Monday, January 16, 2017

Good Day, Sunshine!

I like to bird and when the birds are out
I've got something I can laugh about
I feel good in a special way
I'm doing what I love and it's a sunny day

Like the previous day, it was a sunny beautiful day. Arlene Rails and I had planned to revisit the elusive ( for her anyway ) Crane, and some other east end goodies.

We began by trying Pepperidge Lake in Eastport. Previous attempts for birds on Eastport Lake were unsuccessful due to the freeze; we found out afterwards that they often relocate here in that case. It is a quite picturesque body of water, and the ducks thereon were a pleasure to observe in the golden morning light. More pleasant still, was getting our mutual target Eurasian Wigeon for which I shot off an alert to the intertubes... a quick stop at Eastport Pond revealed nothing else quackworthy, but we got a year Kingfisher.

Our next stop was in Westhampton at Stevens Park Yacht Basin where the reliable Lesser Black-backed Gull was easily spotted there for Arlene, and we continued on to Dune Road and Shinnecock.

Hoped for Bittern and Snowy Owl was disappointingly absent even though we spent a lot of time looking in all the right places. My only consolation was a year Great Cormorant at the inlet, so we headed out for the Crane that Arlene so sorely desired.

We arrived at Wainscott Pond and found another couple there who were scanning unsuccessfully for the past half hour. After we spent about that amount of time, and having being told by them there was a road on the south side of the pond, we tried looking for other things or other vantages.

We explored the nearby roads, and came upon the massive Canada Goose flock in the same filed we had them in previously. They continued to be devoid of interlopers unfortunately. The road at the south end of the pond was a bust, as were other roads we tried, so we went back to the primary location.

As we arrived, we noticed that John Gaggle-o-geese and Pelican were arriving as well. And it also turns out they had intercepted my earlier alert and diverted to the Eurasian Wigeon! We all were scanning the field and pond and I pointed out to them the Meadowlarks infesting the field.

When a Harrier landed by the pond, Arlene called my attention to it, whose ID I confirmed for her. While looking at it though, I saw a head in the cattails and phrags. It was the Crane!!!

I got her and the others on it, and when the couple who were there earlier returned, got them on it too. Yes!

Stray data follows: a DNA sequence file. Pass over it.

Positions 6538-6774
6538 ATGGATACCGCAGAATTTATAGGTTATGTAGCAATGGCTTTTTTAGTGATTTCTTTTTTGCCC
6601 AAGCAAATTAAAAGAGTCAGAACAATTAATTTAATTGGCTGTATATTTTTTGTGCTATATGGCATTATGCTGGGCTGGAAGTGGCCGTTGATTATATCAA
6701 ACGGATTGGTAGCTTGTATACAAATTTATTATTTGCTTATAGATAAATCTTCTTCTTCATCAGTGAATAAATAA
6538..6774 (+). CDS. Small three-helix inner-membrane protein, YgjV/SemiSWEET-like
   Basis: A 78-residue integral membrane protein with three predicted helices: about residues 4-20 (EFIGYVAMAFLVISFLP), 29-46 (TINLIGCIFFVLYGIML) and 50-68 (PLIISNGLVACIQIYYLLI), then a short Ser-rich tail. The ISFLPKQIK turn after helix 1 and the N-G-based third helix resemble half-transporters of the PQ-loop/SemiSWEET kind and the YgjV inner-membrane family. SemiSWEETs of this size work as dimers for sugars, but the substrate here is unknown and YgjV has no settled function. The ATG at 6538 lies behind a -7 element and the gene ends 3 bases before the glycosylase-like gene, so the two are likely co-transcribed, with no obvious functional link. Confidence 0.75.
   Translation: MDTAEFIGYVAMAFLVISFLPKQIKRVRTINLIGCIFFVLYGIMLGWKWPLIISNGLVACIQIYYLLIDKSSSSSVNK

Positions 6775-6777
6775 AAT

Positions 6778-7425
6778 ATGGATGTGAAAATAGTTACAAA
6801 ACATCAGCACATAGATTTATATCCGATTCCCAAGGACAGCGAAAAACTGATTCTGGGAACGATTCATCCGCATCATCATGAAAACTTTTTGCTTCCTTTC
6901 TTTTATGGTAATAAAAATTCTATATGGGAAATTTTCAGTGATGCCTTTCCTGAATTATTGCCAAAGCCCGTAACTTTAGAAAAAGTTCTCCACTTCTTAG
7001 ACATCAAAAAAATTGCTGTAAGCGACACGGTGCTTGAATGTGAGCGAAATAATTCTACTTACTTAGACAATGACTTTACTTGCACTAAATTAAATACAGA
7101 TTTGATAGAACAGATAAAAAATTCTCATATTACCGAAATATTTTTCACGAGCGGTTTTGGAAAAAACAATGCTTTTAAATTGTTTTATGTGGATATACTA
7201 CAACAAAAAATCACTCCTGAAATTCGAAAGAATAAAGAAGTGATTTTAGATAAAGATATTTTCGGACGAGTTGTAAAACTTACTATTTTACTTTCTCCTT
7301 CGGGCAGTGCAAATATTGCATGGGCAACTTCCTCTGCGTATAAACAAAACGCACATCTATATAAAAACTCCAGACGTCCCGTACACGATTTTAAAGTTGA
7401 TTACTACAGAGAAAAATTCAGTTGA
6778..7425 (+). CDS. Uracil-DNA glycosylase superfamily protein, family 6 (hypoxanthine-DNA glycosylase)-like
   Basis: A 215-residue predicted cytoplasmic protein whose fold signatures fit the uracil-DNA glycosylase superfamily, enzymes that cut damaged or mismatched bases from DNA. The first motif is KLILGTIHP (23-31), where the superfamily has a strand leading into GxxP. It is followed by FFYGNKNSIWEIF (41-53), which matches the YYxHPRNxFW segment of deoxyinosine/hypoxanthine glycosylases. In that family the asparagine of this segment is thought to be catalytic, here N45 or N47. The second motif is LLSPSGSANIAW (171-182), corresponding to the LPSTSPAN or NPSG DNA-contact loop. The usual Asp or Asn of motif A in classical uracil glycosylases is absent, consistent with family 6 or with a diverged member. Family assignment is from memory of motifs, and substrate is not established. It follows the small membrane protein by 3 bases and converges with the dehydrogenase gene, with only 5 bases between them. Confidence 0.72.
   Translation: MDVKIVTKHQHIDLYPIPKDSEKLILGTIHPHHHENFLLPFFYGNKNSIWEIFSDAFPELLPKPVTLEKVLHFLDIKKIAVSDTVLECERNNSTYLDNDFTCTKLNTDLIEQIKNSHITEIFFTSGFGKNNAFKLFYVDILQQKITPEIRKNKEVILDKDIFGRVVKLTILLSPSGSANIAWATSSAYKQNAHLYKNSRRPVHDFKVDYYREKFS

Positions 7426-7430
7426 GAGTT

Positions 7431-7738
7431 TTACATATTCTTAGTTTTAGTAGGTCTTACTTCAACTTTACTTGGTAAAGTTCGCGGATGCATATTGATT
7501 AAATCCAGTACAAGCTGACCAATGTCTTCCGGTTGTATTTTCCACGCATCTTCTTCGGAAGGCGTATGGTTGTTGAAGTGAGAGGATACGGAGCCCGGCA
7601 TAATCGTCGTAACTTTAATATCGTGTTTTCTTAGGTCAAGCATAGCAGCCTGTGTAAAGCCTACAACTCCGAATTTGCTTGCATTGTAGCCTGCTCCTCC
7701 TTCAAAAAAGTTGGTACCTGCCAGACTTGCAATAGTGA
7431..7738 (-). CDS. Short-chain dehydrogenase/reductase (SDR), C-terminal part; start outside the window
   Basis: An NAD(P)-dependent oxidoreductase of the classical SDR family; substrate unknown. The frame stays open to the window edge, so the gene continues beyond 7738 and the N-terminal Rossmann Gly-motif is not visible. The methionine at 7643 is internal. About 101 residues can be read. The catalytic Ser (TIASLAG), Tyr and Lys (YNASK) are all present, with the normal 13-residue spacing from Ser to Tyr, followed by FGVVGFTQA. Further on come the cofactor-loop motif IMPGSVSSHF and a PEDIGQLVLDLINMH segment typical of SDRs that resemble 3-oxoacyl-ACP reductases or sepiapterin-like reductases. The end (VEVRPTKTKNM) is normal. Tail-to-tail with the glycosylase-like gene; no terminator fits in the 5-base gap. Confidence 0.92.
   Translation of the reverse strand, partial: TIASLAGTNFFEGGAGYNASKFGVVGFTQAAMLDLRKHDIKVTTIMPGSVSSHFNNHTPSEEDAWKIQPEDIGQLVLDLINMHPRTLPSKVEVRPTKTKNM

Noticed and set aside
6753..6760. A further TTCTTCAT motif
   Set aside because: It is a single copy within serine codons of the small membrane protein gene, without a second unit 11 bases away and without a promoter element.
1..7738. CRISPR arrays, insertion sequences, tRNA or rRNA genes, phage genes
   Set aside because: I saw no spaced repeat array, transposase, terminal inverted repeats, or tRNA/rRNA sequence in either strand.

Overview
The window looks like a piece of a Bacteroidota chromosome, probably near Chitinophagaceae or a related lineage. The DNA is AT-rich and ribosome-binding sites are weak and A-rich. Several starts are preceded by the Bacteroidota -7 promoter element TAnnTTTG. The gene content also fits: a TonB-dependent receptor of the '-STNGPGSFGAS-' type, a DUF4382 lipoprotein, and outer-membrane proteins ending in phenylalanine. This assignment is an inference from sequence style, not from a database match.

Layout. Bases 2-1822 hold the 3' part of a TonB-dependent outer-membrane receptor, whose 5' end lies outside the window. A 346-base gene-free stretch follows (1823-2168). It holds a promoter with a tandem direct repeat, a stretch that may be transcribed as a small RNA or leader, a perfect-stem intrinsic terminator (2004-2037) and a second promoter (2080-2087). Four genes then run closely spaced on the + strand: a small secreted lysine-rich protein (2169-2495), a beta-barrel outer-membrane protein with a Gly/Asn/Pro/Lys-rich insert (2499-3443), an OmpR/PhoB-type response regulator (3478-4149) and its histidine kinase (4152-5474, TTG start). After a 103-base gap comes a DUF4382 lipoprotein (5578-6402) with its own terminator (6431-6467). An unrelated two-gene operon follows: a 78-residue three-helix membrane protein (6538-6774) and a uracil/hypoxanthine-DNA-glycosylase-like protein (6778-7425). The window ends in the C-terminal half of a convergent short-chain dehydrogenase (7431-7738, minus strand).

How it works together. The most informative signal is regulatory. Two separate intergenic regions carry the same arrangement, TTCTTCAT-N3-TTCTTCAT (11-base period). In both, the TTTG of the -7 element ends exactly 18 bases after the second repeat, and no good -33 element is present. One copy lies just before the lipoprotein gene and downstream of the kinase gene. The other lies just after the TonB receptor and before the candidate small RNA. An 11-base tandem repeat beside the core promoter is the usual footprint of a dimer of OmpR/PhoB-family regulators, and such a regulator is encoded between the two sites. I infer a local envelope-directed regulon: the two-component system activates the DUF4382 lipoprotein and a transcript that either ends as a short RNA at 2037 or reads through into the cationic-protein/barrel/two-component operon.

Just goes to prove my adage: “Bird every bird.”  That is why we didn’t miss the Crane, and why we didn’t miss the only Yellow-headed Blackbird we had in California this past August, in among the populous Brewers Blackbirds and Starlings.

Satisfied, we all decided to head back to Dune Road again for another try. We all stopped at Starpuke’s; the others for their dreadful ‘coffee’, while Arlene and I availed ourselves of the pissotiere. And that’s when things started getting interesting...

I got a call from Bob Prothonotary that the Long-eared Owl had been relocated at Jones Beach! Thanks Bob!!  He gave me directions, and I shared this info with Pat and John. Hmmmm. Big smiles... Pat and John continued on to Dune Road, while Arlene and I diverted for a mid day repast.
Long-eared Owl
With perfect synchronicity, we were finishing our meal when Pat and John alerted us that they had found the Snowy Owl! They also relayed that they were observing it devour a Black Duck. It is not often one gets to witness a “wild kingdom moment” but Arlene was revolted and didn’t want to see that. Just the thought upset her.    :(

We made haste getting there, and the Owl was where the others had promised it to be. Then as if on queue, they texted again to let us know they had found the Bittern. We made more haste and caught up to them and the bird. Nice! And it felt good and symmetrical that we had gotten them two birds, and they had gotten us two birds.

And then we decided to make a break for Jones Beach and hopefully get the Long-eared Owl. Traffic on Sunrise Highway was blessedly light, and any potential volume on the Southern State Pkwy was avoided by bolting to the Ocean Pkwy.

At about 15 minutes out I got a call from Sam Jacana, who was updating me to the Owls location and volunteered to stay so as to lead me to it.  When we arrived we were greeted by a waiting Sam, and inquiries as to potential excessive velocity were deftly deflected.

He led the lot of us to the bird, and we got great looks at this elusive winter resident. A concierge! Thanks Sam!!

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